From Liston’s, D2; Drinkstore, D7; Avoca, D4 and Rathcoole; Donnybrook Fair; Whelehan’s, Loughlinstown. Three-litre bag-in-a-box from Pinto Wines, D9; Redmonds, D6; Brindle, D8.

Quinta de Saes 2018, Dão, Alvaro Castro


Delectable light to medium-bodied smooth ripe dark fruits that glide effortlessly across the palate. Try this with a grilled pork chop or a cauliflower gratin.

From 64Wine, Glasthule; Kelly’s, D3; Green Man Wines, D6; Ardkeen, Waterford.

Quinta dos Carvalhais Dão Touriga Nacional 2018

€29.99 — €31.99

Fragrant and supple with very seductive ripe dark forest fruits, thyme and subtle notes of wood. The finish is both smooth and refreshing. Try this with lamb cutlets or a herby tomato and bean stew.

From The Corkscrew, D2; Baggot Street Wines, D4; Martins Off Licence, D3; Ely Wine Store, Maynooth;

Posted in: Irish Times

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My Top Ten Red Wines under €20 for 2016

This post came about as a result of a challenge set by a Twitter follower; to name my top five red wines for under €20. I have expanded it out here to ten wines. All have appeared in the Irish Times or on my blog before, and many in Wilson on Wine 2017, but I thought it might be good to see them all together. Doubtless they will change soon. In the meantime I have bought myself six bottles each of the Dâo, Geil Pinot, and Roka for drinking over the next few months.



DSCF7103Albizu Tempranilllo 2015, VdT de Castilla, Spain


I have a weakness for unoaked (or very lightly oaked) Rioja. I love the lively aroma, the pure cherry fruits and the refreshing acidity. Here they come together in an easy-drinking but sophisticated wine, great for sipping alone or for drinking with a variety or red and white meats. This example, made by a Rioja producer, from grapes grown within the region, doesn’t actually have the name Rioja on the label, but it certainly tastes like it. Worth buying in quantity for the season ahead.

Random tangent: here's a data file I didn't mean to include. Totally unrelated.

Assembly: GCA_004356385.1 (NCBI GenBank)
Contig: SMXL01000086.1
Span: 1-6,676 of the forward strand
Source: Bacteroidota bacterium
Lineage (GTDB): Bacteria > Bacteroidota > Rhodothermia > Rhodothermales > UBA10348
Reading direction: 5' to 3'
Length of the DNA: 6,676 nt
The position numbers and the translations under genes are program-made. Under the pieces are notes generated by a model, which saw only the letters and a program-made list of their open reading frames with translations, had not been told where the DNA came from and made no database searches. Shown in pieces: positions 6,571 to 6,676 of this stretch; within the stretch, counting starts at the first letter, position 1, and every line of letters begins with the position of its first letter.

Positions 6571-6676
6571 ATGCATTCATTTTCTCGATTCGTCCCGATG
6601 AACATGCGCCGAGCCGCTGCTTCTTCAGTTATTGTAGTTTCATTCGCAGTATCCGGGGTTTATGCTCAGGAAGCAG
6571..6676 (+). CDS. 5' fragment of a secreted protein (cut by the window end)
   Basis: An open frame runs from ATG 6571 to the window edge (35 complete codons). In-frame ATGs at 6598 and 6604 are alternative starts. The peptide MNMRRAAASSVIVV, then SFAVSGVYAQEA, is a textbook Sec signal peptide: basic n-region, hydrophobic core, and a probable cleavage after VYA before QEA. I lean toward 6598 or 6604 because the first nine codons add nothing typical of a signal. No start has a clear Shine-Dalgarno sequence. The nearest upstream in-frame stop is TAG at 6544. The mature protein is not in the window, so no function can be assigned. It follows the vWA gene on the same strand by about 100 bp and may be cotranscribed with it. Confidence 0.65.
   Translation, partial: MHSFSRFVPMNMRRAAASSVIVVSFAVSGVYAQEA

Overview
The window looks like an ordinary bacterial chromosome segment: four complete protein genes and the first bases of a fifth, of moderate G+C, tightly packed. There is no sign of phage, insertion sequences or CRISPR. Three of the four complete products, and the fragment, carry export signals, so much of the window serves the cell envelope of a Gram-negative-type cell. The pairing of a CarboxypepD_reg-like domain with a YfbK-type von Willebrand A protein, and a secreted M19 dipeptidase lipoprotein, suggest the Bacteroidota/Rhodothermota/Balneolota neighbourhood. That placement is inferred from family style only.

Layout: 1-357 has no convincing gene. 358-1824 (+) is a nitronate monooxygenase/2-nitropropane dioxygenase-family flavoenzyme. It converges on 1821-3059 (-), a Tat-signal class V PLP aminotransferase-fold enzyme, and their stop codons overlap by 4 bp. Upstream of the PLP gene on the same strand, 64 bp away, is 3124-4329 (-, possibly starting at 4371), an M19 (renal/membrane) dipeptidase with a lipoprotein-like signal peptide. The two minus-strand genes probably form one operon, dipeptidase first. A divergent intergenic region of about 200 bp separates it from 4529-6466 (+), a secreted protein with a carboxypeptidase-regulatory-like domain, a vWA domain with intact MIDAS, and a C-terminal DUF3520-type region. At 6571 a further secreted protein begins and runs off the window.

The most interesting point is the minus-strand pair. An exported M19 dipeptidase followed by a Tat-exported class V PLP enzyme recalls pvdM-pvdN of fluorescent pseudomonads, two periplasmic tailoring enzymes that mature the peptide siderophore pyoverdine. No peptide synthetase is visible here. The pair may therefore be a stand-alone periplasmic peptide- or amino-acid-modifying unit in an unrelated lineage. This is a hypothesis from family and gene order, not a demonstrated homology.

€11.95-€12.95 from Mitchell & Son; Avoca Rathcoole; Le Caveau, Kilkenny; Baggot St wines; Blackrock Cellar; Corkscrew; Fallon & Byrne; Listons; MacGuinness; Green Man; 64 Wines; World Wide Wines.



Sa de Baixo 2014Sa de Baixo 2014, Douro, Portugal       


This has been one of my go-to wines for a few years now, and I know I am not alone; many of our independent wine shops do a brisk trade with it. The label has changed recently, but the wine is just as good . Succulent ripe red fruits with a smooth tannin-free finish. Light harmonious and very quaffable. A good all-rounder to drink by itself or with white meats – creamy chicken with pasta sounds good.


€13.50 from Mortons, Ranelagh; McHughs; Blackrock Cellar; Gibneys, Malahide; Avoca Rathcoole; Wicklow Wine Co.; Jus de Vine, Portmarnock; Baggot St Wines; DrinkStore, D7; Martins, Fairview; Browns Vineyard, Portlaoise; Red Island, Skerries; Probus, Fenian St; Sweeneys, Glasnevin; 64 Wine, Glasthule.



DSCF6516Borsao Garnacha Seleccíon, Campo de Borja, 2015, Spain


The label is fairly dazzling, and so is the wine. The Campo de Borja region produces large quantities of big ripe warming red wines, usually made from Garnacha. This is a warm hug of a wine. 14.5% alcohol, it is big, rounded and ripe with soft spicy strawberry fruits and a very decent supple finish. Fantastic value for money. Perfect for barbecues and other red meats.